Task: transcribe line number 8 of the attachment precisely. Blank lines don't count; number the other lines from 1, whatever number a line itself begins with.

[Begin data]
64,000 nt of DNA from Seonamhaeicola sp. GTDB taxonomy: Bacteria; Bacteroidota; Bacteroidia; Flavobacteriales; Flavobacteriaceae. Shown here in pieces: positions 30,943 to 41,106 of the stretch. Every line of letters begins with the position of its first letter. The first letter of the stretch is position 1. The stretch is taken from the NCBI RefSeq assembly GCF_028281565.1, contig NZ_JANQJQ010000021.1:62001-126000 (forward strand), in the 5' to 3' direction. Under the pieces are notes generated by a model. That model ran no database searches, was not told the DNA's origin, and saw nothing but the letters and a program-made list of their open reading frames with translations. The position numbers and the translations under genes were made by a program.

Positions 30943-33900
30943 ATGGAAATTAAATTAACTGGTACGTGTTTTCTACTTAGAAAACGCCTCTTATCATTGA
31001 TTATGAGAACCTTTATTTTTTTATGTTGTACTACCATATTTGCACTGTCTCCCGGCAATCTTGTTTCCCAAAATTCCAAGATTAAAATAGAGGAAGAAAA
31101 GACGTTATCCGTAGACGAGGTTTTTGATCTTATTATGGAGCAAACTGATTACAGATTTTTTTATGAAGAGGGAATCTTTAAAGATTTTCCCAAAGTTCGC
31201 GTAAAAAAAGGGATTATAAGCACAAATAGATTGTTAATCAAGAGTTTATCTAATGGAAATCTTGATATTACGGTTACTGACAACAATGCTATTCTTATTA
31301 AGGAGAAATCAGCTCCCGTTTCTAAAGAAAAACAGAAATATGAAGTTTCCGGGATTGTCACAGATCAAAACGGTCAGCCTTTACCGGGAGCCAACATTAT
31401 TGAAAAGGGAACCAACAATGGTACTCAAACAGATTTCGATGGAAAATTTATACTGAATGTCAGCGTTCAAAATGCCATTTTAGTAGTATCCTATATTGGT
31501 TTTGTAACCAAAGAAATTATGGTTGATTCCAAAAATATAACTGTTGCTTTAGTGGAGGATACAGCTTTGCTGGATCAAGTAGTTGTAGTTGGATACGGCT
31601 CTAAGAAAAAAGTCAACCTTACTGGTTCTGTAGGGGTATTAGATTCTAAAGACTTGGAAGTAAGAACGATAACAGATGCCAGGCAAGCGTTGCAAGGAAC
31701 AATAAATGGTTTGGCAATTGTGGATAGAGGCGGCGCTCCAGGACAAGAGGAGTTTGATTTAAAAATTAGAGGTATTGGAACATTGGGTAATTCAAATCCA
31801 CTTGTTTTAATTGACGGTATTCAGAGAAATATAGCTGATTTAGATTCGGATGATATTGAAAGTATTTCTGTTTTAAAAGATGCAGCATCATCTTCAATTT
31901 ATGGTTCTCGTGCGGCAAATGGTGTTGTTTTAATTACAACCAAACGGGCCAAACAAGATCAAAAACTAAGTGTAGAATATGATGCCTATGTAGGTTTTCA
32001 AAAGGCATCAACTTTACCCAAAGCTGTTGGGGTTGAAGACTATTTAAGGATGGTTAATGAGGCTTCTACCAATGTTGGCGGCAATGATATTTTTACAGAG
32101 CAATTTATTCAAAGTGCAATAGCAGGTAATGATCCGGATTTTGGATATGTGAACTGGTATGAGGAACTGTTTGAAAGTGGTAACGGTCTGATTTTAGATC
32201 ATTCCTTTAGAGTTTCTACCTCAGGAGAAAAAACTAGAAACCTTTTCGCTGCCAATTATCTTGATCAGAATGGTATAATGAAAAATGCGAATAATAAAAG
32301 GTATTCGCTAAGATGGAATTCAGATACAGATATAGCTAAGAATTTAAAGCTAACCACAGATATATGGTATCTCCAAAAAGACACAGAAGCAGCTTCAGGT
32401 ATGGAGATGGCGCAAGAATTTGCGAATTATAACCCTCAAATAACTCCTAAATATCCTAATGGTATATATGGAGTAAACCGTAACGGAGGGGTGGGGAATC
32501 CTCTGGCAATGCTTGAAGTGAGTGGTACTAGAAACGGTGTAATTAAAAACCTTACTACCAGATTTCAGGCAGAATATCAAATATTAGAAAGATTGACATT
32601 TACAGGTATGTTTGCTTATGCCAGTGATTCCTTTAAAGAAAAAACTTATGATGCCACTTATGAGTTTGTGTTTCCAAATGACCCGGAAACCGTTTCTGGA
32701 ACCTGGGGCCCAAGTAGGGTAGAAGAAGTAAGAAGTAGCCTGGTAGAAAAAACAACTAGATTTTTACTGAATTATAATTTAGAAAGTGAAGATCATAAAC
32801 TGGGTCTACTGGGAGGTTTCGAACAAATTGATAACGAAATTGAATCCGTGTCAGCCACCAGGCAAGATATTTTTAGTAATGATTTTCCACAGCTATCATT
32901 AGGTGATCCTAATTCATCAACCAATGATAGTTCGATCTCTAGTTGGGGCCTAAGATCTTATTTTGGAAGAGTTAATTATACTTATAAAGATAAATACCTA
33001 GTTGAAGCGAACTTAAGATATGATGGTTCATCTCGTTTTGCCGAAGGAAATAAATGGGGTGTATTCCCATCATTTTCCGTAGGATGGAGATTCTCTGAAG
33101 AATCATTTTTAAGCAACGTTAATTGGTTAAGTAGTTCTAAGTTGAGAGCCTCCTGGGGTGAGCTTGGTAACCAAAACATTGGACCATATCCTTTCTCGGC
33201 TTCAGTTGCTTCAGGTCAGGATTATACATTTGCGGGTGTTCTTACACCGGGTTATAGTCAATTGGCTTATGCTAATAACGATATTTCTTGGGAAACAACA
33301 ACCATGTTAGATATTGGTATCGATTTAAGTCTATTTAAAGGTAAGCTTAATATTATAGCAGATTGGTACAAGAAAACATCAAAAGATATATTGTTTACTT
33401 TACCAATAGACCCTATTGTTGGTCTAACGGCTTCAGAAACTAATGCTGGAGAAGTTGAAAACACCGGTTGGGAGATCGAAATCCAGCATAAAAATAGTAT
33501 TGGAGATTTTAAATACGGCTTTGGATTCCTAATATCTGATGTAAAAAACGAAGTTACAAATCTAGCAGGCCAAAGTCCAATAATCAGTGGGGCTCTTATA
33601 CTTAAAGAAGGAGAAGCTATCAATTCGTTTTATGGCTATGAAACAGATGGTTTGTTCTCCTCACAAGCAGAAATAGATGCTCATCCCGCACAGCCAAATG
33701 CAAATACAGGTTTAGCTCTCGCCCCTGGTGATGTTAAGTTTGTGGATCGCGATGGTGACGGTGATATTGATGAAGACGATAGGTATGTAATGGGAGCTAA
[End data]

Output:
31401 TGAAAAGGGAACCAACAATGGTACTCAAACAGATTTCGATGGAAAATTTATACTGAATGTCAGCGTTCAAAATGCCATTTTAGTAGTATCCTATATTGGT